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How minority members' perceptions of majority members' acculturation preferences shape minority members' own acculturation preferences: Evidence from Chile

Authors


Correspondence should be addressed to Dr Hanna Zagefka, Department of Psychology, Royal Holloway, University of London, Egham, Surrey TW20 0EX, UK (e-mail: hanna.zagefka@rhul.ac.uk).

Abstract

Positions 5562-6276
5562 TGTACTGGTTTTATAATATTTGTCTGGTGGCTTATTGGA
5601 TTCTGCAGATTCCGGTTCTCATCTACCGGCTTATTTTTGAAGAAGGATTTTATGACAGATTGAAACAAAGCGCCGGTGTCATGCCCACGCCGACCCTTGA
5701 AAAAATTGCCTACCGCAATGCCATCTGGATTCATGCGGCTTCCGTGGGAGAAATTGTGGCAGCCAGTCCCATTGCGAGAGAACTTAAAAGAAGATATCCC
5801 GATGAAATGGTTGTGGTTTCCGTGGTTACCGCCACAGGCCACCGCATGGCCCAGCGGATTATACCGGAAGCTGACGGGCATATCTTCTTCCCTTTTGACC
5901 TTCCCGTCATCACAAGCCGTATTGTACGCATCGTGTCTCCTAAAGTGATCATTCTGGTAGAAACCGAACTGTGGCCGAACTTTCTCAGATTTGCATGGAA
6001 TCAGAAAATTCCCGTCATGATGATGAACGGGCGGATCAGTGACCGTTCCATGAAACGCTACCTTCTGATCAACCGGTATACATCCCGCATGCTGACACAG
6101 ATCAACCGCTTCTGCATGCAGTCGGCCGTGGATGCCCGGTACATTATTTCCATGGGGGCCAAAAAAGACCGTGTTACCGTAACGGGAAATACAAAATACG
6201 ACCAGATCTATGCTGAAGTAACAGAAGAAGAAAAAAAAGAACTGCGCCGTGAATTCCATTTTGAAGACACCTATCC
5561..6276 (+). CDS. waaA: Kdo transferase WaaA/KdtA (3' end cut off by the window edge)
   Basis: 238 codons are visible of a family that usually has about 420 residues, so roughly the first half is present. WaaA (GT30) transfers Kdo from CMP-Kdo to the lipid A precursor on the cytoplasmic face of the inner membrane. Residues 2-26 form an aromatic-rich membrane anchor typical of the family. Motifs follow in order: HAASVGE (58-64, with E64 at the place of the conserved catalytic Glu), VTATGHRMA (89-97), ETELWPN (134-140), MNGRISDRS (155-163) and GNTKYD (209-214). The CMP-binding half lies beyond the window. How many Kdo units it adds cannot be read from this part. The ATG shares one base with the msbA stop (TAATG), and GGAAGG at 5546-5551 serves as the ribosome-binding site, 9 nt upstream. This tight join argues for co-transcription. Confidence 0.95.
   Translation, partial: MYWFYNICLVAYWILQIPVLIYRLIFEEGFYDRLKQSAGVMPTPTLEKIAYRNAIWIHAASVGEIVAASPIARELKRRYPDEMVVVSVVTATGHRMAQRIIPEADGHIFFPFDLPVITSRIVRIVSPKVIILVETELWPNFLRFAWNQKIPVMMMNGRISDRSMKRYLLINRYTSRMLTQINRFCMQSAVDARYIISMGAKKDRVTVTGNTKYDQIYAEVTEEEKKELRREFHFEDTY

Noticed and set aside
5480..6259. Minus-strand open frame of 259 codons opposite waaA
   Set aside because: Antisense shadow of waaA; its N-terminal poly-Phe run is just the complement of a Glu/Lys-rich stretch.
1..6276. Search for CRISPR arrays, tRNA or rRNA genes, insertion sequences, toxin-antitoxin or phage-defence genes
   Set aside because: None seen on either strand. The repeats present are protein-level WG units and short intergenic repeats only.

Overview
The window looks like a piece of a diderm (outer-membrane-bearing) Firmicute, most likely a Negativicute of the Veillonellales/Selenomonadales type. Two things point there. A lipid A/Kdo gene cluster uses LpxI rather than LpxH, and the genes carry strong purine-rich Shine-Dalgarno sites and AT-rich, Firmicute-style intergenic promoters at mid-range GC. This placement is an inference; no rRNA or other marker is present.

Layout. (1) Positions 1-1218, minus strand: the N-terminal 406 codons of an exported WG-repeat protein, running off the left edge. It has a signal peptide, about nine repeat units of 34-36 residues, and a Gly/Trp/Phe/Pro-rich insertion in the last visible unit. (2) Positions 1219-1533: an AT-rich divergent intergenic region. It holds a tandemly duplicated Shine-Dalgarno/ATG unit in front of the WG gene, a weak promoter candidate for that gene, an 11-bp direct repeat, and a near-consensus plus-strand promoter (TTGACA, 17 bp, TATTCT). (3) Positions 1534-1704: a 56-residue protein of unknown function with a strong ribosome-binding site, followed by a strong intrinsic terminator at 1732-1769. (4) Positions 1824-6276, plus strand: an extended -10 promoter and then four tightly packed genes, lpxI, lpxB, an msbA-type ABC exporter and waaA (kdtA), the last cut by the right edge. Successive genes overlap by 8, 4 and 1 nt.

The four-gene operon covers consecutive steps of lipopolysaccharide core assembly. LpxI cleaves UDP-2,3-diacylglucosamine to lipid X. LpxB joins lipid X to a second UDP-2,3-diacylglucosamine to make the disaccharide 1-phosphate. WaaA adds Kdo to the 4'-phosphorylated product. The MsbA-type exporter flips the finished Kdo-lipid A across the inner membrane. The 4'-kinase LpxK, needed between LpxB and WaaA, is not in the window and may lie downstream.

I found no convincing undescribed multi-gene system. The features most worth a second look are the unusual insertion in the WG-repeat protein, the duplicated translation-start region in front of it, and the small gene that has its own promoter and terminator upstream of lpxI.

Two survey studies were conducted in Chile with members of the indigenous minority group Mapuche (Ns = 566; 394). The aim was to find predictors of minority members' acculturation preferences, especially integration. It was hypothesized that minority members' preferences would depend on their perceptions of what majority members want. Specifically, it was predicted that a perception that majority members want minority members to maintain their original culture would be associated with a greater desire for culture maintenance among minority participants. Further, it was predicted that a perception that majority members want intergroup contact would be associated with a greater desire for contact among minority participants. Finally, it was predicted that a perception that majority members are in favour of both culture maintenance and contact (i.e., integration) would be associated with more support for integration among minority participants. Results bore out these predictions. Theoretical and policy implications are discussed.

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